It's Allium cepa season!
by Robert Booz
Onion grass or wild garlic, call it what you want. The dark, verdant, chive-like, bunches of oniony smelling grass are some of the first to poke out of the muddy earth towards the timid spring sun. The dense clumps of wild onion are easy to find in many backyards (it’s an invasive species) but easier still, at your local farm stand or market, are their cultivated cousins.
Spring brings in baby leeks, scallions, and immature onions; their bulbs still small and green tops still tender. These domestic cultivars are sweeter and milder than their wild kin, helping to expand their utility.
Whether wild or farm-grown, spring onions make an invaluable addition to any kitchen larder.
Euell Gibbons points out in Stalking the Wild Asparagus that Native Americans prized the Allium family, the genus responsible for a whole host of garlics, onions, chives, and shallots (among others), for its flavor and versatility. What’s more, Allium, whether cultivated or wild, are good for us. The antioxidant and nutritional properties of garlic have long been espoused, but all members of the Allium family possess beneficial nutrients. Count on spring onions as a source of Thiamin, Riboflavin, Magnesium, Phosphorus Copper, Vitamin A, Vitamin C, Vitamin K, Folate, Calcium, Iron, Potassium and Manganese. Not to mention, they are high in dietary fiber.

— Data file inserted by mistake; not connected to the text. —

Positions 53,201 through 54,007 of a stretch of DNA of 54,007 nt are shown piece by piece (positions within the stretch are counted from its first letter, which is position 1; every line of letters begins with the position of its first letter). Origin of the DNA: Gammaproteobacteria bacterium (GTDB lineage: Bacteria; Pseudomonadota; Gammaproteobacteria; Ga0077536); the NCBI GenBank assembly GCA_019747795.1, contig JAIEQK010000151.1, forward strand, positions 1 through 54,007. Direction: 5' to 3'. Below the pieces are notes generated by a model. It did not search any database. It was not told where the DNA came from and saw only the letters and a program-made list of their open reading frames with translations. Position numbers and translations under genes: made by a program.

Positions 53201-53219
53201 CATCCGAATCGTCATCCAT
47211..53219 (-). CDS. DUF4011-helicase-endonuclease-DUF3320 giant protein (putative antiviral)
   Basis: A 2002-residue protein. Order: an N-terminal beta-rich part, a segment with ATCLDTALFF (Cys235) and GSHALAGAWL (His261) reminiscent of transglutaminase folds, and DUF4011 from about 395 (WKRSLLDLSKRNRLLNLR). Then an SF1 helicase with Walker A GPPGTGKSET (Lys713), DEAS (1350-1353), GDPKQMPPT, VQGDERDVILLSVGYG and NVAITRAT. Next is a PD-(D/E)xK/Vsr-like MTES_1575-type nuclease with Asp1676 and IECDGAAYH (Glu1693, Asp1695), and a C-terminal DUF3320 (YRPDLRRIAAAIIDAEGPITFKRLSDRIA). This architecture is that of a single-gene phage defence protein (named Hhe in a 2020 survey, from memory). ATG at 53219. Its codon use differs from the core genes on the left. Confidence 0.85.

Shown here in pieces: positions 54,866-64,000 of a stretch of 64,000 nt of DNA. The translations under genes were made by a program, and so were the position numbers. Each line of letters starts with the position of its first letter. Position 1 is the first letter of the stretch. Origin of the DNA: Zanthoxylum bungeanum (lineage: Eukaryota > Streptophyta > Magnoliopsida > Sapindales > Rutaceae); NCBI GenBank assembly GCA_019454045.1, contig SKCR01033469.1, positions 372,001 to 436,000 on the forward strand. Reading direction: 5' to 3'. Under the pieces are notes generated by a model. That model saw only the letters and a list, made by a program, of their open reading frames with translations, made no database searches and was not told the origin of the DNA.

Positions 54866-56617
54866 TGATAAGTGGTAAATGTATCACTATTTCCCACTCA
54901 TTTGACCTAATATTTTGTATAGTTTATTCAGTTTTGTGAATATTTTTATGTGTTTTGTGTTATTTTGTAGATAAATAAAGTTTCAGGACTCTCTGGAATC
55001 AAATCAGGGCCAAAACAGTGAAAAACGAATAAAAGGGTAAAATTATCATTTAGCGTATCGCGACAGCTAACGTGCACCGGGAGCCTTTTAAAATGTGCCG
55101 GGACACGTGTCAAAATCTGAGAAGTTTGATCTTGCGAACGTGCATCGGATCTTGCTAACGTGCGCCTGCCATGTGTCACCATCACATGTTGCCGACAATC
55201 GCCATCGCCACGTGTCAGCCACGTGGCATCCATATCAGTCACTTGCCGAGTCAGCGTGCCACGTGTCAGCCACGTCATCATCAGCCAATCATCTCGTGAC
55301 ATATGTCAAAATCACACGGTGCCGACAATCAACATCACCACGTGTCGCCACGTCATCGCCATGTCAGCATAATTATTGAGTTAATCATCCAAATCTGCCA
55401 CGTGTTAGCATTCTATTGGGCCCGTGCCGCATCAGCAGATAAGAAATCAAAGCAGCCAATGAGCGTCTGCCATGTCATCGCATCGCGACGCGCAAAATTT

Despite all these qualities, too often Allium finds itself featured as a mere supporting ingredient or condiment. While you should feel encouraged to toss thinly sliced green onions, chives, or wild garlic onto everything from salads to roast chicken, this versatile vegetable deserves its own spot on the main stage. A handful of wild garlic, a potato, and a bit of cream make for a delicious lunch or light dinner for cooler spring days. Try baby onions or leeks grilled. They make a wonderful meal with a soft-boiled egg and some crusty bread. Scallions can create the cornerstone of delicious pasta. And all can be spun into compound butters to freeze for use throughout the year. In a pinch, there’s nothing to tie together simple stirfries and sautées like spring onions. They stand on their own, left whole and simmered lightly in some seawater (or just salty water) then finished with butter and a bit of black pepper. A quick rinse and peel after trimming away the less tender tops and root end make spring onions ready for the pan.
Recognize the versatility of this family of ingredients. Whether served as a side dish or a main course, Allium rarely disappoints. Also, they are easily foraged or grown in a small dooryard garden or even in a container garden. But with as much open space and farms as there are on the Island, there’s no doubt that spring onions will be easy to find and well worth the score.